N2 - "A shared document-based annotation tool was presented, and its usefulness in two different real-life web-based university-level courses (adult learners, n = 27 and adolescent learners, n = 23) was empirically investigated. The study design embodied three data collection phases: (1) a pretest measuring self-rated motivation, learning strategies, and social ability; (2) log file data analysis showing actual use of the system features; and (3) a posttest in a form of an email survey. For both groups, the results showed that the level of motivation has a positive effect on activity in the system and the final grade. The learners, who reported to have good time-management strategies, were the most active users of the system. The level of social ability predicted both the number of consecutive comments in the documents and the threads in document-related newsgroup discussions. Log file data analysis showed that user activity in the system was positively related to the final grade in both samples. Results of the posttest showed that all the respondents agreed when asked: (1) if the system brought added value to the learning process; (2) if the use of the system changed their studying habits favourably; and (3) if they would like to use the system in other courses."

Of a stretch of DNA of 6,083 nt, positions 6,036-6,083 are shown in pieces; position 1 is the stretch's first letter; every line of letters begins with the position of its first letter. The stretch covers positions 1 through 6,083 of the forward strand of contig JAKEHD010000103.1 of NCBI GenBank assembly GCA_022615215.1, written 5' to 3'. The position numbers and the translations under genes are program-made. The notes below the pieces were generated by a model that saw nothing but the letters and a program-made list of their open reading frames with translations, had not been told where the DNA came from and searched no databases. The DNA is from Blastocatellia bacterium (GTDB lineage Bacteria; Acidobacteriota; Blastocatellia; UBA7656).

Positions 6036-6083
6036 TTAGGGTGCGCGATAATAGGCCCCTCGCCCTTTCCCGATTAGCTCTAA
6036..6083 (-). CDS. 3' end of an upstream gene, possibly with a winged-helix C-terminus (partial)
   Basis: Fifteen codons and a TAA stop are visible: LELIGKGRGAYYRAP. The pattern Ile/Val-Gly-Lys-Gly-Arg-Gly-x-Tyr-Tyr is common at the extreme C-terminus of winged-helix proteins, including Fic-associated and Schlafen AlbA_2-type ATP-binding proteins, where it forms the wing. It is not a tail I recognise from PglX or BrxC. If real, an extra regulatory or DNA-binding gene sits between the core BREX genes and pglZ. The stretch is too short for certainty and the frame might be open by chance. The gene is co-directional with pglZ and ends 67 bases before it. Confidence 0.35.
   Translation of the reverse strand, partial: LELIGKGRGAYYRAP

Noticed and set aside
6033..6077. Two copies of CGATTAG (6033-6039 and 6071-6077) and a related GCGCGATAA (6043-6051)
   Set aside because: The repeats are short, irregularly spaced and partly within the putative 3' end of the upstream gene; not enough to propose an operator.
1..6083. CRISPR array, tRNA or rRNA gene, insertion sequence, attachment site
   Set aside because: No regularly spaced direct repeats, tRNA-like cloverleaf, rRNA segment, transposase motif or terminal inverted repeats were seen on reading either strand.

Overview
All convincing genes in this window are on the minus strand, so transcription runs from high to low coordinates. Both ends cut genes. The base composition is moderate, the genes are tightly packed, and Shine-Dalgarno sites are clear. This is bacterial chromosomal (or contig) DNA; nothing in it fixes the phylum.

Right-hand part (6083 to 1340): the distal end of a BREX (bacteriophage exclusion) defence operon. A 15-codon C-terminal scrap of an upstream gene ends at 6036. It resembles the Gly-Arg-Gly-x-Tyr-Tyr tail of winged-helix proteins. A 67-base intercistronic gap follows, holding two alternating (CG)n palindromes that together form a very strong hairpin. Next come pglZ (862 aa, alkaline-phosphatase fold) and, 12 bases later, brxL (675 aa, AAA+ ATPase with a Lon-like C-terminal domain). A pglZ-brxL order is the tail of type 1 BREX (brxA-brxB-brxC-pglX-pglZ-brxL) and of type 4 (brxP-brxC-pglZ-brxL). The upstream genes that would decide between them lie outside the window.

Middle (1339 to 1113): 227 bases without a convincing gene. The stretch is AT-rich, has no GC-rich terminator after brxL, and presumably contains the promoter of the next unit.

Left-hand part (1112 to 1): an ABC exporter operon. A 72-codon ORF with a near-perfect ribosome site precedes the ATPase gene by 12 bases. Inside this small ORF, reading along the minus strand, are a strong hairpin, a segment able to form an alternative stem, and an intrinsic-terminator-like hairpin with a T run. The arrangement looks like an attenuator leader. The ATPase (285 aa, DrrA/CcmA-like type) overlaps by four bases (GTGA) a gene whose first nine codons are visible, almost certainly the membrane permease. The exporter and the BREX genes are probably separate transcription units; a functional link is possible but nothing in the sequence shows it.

AB - "A shared document-based annotation tool was presented, and its usefulness in two different real-life web-based university-level courses (adult learners, n = 27 and adolescent learners, n = 23) was empirically investigated. The study design embodied three data collection phases: (1) a pretest measuring self-rated motivation, learning strategies, and social ability; (2) log file data analysis showing actual use of the system features; and (3) a posttest in a form of an email survey. For both groups, the results showed that the level of motivation has a positive effect on activity in the system and the final grade. The learners, who reported to have good time-management strategies, were the most active users of the system. The level of social ability predicted both the number of consecutive comments in the documents and the threads in document-related newsgroup discussions. Log file data analysis showed that user activity in the system was positively related to the final grade in both samples. Results of the posttest showed that all the respondents agreed when asked: (1) if the system brought added value to the learning process; (2) if the use of the system changed their studying habits favourably; and (3) if they would like to use the system in other courses."